Size and shape
Some lines chose to make their style statements with interesting sizes and shapes. Hexagon, rhombus and trapezoid forms made enough appearances to delight your high school geometry teacher. So did tile with dimensionality, sometimes in white on white for subtle drama, other times in playful color blocks.
Two tile sizes showed up as trending: 24″x48″ and 48″x48″, especially for floor, but small tiles in the 6″ to 10″ range also trended strongly, especially in numerous retro series. Florim chose 8″x8″ and 8″x10″ for its Airtech paver line, most handsomely in London Black.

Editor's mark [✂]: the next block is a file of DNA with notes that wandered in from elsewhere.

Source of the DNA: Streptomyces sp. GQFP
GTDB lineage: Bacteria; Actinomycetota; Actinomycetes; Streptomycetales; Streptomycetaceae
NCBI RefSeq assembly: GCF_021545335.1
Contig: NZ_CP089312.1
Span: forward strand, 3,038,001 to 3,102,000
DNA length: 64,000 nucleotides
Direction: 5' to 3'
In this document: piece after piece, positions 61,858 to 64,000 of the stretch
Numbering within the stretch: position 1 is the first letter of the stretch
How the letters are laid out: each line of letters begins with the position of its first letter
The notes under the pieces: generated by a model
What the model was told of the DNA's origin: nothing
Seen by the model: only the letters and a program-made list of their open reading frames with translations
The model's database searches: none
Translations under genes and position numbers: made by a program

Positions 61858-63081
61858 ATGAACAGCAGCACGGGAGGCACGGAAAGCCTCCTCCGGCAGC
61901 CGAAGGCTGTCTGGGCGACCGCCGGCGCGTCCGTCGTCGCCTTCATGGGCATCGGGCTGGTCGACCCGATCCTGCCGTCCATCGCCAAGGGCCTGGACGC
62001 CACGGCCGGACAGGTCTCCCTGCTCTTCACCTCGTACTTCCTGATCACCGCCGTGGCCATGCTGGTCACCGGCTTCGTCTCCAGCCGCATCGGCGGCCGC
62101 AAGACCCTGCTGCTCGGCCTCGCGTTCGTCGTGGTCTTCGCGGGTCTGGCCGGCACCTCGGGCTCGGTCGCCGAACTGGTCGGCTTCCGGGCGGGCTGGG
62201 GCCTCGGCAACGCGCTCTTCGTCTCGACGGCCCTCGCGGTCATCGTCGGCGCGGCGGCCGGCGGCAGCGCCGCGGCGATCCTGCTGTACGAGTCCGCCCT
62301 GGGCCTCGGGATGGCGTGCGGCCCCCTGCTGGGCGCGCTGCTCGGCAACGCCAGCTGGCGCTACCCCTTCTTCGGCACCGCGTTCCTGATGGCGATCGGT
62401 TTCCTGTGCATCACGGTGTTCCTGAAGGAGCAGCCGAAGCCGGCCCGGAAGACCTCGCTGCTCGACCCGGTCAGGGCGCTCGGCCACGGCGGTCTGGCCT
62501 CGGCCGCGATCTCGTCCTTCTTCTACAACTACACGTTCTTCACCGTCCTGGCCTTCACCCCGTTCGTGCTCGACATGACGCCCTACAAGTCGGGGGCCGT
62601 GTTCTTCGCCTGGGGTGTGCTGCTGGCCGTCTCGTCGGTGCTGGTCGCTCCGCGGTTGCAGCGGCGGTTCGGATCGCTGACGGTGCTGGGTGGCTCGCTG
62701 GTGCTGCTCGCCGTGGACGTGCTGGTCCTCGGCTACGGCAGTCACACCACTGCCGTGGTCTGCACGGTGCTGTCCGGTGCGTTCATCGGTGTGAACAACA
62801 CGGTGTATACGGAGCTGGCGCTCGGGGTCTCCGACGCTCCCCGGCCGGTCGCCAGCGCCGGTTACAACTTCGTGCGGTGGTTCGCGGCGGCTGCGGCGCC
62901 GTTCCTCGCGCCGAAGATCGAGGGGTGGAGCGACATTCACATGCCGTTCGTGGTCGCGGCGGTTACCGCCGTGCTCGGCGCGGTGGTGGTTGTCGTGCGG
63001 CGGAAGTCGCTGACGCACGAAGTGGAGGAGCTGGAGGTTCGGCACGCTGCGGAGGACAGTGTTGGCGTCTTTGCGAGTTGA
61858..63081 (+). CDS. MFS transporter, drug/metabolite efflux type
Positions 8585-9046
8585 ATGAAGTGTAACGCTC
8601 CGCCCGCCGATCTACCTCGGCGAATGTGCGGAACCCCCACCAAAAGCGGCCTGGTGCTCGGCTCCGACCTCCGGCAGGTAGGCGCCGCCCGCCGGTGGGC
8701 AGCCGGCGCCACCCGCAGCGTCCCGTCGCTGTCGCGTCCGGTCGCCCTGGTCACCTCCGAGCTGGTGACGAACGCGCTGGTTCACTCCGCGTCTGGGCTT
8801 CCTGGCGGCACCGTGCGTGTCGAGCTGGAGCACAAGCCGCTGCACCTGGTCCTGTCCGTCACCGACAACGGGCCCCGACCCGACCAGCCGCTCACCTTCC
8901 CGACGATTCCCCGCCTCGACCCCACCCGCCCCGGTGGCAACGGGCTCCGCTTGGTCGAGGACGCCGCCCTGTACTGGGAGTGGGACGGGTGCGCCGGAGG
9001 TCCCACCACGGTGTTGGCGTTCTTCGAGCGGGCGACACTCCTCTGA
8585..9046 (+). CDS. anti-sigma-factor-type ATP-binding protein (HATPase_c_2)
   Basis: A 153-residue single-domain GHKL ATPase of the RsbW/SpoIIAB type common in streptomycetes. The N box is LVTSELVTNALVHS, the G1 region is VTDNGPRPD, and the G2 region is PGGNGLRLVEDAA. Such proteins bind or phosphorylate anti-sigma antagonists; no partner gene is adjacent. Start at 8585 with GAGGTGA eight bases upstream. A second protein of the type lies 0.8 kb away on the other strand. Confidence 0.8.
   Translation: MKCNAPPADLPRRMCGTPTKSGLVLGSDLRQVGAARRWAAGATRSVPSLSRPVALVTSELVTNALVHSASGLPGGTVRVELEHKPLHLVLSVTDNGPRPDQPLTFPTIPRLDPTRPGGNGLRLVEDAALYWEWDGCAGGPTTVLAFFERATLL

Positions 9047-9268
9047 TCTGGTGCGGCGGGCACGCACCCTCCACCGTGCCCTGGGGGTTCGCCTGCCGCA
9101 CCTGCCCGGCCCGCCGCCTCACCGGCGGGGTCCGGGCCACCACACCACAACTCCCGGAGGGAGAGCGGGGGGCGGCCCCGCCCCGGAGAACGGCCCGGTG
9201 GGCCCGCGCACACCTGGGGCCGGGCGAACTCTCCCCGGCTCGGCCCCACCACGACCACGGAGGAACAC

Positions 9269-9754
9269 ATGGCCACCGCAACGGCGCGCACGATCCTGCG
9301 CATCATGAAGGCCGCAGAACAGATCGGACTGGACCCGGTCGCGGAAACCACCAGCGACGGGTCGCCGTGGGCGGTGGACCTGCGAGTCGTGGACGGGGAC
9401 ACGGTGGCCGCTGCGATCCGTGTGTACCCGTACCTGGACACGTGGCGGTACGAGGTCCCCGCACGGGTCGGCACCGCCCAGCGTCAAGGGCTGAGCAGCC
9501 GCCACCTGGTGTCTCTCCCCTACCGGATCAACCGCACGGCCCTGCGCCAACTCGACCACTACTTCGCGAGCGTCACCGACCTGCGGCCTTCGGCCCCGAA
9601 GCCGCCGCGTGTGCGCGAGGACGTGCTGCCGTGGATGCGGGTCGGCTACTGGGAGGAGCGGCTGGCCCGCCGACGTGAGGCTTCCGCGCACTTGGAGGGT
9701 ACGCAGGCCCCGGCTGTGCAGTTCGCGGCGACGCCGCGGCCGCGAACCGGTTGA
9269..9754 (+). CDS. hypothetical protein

Porcelain also showed off its versatility with countertop (including StonePeak’s and Tau Ascale’s built-in induction), sink, furniture, light fixture and shelving applications, as well as floor, wall and pavers.
Stone cold beauty
You could make the case that there’s no finer artist than Mother Nature, but tile manufacturers are coming impressively close with their natural stone renderings in porcelain. These slabs are getting larger and more realistic with every show. Book-matching is now more widely available, to the delight of perfectionists everywhere. While white marble looks continue to delight, many are warmed by gold tones (rather than cooled by grays).
Dark stone inspirations showed up strongly, as well, but colorful exotics from around the world stole the show. Torrecid and Sicer, both suppliers to the tile industry, dazzled with vibrant gemstone looks, Emilgroup’s Level brand impressed with its exotic slabs and Florim thoroughly delighted with its Tiffany-toned Etoile, inspired by a Brazilian stone.